Thread: WANTED: Current Workflow & problem solving solutions for Adobe workflow

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  1. #11  
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    OMF - FYI - if anyone is dealing with an OMF export issue, I've tried every ti-bit of voodoo to be found on the internet. Pref, flatten, export to audition, remove fx, audio format issues/replace, remove nested, on and on, and nothing worked. Error, crash, out of memory - you name it. Finally, a simple fix that worked for me - create a fresh new timeline, copy all from original timeline and past on to new timeline. OMF finally exported successfully.
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  2. #12  
    Senior Member PatrickFaith's Avatar
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    Quote Originally Posted by jake blackstone View Post
    There are so many issues with OP post I, frankly, have no idea where to start. But the biggest thing, that made me cringe is the insistence on editing and working with RAW and staying in Adobe universe all the way to the end. Either one can be problematic, taken together-it's a sure fire recipe for disaster. At some point you will need to leave Adobe workflow, at least for color grading, sorry Speedgrade...
    My suggestion with so much VFX work, ditch RAW as soon as you can. Make sure you pre-grade all you VFX shots, before you hand them over to someone else, regardless of software used. Having everyone on the project on the same page with RAW settings, LUTs etc is not that simple. Trying to grade something with VFX already applied is pretty difficult, unless masks are passed along, but even then,with loss of metadata, simple things, like color temperature is not so simple any more. That is why shots needs to be pre-graded.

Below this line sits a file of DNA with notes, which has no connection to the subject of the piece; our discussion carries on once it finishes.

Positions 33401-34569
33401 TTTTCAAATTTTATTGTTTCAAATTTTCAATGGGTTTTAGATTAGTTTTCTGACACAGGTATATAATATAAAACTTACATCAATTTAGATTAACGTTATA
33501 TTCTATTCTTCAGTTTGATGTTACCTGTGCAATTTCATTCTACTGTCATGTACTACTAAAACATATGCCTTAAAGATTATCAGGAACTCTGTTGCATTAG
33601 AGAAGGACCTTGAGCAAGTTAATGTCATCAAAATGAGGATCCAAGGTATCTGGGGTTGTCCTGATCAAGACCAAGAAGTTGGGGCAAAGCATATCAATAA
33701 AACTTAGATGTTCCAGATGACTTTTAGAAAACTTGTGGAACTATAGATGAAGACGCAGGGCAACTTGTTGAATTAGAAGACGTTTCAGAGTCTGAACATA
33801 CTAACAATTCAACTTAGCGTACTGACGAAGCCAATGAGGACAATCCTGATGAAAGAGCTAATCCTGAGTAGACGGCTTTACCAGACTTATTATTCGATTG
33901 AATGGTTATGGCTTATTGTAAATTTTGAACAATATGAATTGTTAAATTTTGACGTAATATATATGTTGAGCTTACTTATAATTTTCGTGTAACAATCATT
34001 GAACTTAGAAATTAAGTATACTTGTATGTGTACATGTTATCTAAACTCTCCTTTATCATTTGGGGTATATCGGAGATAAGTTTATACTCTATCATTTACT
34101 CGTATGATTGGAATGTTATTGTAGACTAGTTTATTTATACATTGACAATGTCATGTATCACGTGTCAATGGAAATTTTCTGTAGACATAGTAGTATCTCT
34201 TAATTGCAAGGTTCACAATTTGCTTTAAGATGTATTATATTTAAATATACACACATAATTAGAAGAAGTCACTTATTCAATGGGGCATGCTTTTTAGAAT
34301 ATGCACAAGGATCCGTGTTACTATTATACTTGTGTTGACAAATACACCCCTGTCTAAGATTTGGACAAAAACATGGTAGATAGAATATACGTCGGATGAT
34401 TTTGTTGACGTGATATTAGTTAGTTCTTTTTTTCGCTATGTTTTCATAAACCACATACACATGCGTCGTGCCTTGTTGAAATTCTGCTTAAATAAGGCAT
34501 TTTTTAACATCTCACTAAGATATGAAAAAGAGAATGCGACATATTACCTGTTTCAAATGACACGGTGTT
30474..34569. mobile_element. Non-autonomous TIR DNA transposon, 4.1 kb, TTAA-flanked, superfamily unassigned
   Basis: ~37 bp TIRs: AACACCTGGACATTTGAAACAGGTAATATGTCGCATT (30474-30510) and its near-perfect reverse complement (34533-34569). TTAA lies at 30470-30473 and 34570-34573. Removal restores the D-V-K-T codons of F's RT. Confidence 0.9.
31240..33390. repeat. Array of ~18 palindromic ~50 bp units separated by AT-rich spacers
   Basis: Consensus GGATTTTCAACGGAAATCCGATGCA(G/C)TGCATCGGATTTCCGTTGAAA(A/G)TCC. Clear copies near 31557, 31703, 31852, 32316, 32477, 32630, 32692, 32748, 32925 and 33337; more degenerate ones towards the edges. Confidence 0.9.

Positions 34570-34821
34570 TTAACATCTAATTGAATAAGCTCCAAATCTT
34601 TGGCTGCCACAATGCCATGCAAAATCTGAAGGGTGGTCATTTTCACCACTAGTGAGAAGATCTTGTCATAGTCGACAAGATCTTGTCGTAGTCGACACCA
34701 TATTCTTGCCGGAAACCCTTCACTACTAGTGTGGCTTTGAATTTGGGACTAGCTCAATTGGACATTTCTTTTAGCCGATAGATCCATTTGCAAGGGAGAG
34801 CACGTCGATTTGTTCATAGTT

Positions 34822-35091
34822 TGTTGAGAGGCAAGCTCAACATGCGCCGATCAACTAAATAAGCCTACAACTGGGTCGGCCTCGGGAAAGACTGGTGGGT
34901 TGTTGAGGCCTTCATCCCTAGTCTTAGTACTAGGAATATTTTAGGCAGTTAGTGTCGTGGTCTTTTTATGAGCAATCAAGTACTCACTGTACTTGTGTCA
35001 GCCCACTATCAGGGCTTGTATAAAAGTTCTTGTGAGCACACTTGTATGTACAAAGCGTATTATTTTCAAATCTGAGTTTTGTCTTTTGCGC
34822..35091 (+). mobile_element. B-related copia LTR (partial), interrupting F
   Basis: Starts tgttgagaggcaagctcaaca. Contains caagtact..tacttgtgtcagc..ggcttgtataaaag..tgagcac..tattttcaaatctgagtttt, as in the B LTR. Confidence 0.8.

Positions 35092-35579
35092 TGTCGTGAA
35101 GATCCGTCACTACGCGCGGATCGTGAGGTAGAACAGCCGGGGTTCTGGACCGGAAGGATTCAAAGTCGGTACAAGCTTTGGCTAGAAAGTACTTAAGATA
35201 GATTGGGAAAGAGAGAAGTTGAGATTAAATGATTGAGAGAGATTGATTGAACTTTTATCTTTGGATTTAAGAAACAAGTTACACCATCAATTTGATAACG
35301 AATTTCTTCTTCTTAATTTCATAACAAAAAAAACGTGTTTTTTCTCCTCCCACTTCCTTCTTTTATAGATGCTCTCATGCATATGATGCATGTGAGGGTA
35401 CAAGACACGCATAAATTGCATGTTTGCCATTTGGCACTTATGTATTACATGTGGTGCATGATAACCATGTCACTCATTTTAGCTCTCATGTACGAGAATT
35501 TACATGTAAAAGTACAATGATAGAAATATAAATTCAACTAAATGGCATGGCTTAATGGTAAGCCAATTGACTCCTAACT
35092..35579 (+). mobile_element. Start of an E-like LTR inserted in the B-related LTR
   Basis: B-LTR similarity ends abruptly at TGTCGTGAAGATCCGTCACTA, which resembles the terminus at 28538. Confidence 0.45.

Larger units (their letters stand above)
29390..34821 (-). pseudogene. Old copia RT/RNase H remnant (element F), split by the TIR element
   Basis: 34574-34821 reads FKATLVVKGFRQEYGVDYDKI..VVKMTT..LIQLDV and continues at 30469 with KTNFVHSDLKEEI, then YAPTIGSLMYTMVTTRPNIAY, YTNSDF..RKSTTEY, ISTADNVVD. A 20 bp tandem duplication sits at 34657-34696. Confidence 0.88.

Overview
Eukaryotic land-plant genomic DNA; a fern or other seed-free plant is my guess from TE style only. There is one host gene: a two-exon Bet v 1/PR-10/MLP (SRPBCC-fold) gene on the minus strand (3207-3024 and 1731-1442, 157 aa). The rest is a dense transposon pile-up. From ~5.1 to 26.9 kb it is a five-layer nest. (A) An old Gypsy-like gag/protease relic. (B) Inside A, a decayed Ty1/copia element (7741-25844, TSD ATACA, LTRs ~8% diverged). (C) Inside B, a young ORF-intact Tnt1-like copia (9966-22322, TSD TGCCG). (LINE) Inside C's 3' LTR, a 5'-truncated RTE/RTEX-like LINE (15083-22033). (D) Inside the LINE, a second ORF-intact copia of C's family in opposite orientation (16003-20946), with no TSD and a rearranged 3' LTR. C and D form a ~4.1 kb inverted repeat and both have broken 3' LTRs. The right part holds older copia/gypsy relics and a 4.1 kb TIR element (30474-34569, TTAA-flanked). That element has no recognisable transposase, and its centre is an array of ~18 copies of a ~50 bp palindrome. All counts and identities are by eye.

As far as editing with RAW, seriously there is no need to overcomplicate things. Use proxies, your computer with thank you, things all of a sudden will get very fast and you will get zero crashes. When finished, export XML and let other deal with RAW conform.
    Do yourself a favor and hire a knowledgable post supervisor. Doing a feature with 200 VFX shots without having proven workflow is not a great idea.
    Barring any major workflow decisions, do stick with DPX or EXR for your VFX workflow. That is an avenue used by most professionals.
    Looking forward to the future, Baselight Editions for PPro can't come fast enough. Once that happens, in my opinion, Adobe suite will immediately become a force to be reckoned with.
    I'd echo everything jake said. Though I see a lot of pros use Dpx for vfx, I dislike Dpx if you don't have a colorist that up front creates the files(because of clipping and stuff smashing raw into 10 bit land), way easier to just work in exr so you don't have to compress the color space going to vfx. As a side note, premiere has a linear check box if you have a gpu (I'm on a 12 core Mac Pro d700 for editing). Aside from dailies and initial creation of the DI I never edit to raw, I edit in prores 4444 mostly. I also normally convert the vfx openexr files to prores when I'm inside premiere, primarily for speed since I don't like how premiere cache/proxies exr. Also I run off of a NAS Drive but all the editing is cached on a local 1 gigabyte per second of 32 terrabyte raid drive.
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  3. #13  
    Senior Member Ben Roper's Avatar
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    We keep it RAW the whole way through - The trick is grading in Speedgrade, then exporting a 'look'/LUT and applying it to the originals in 32bpc AE. Any masking/power window work is done directly in AE as normal. Just make sure your R3D settings are all defaulted. Once you're done you can put out a master image sequence in an format you wish straight from AE, but if you want to encode out of Premiere (and I suggest you do based on my other thread in this forum about H264 and AE) then be aware that PR won't read certain bit depths, i.e. 16bit TIFFS
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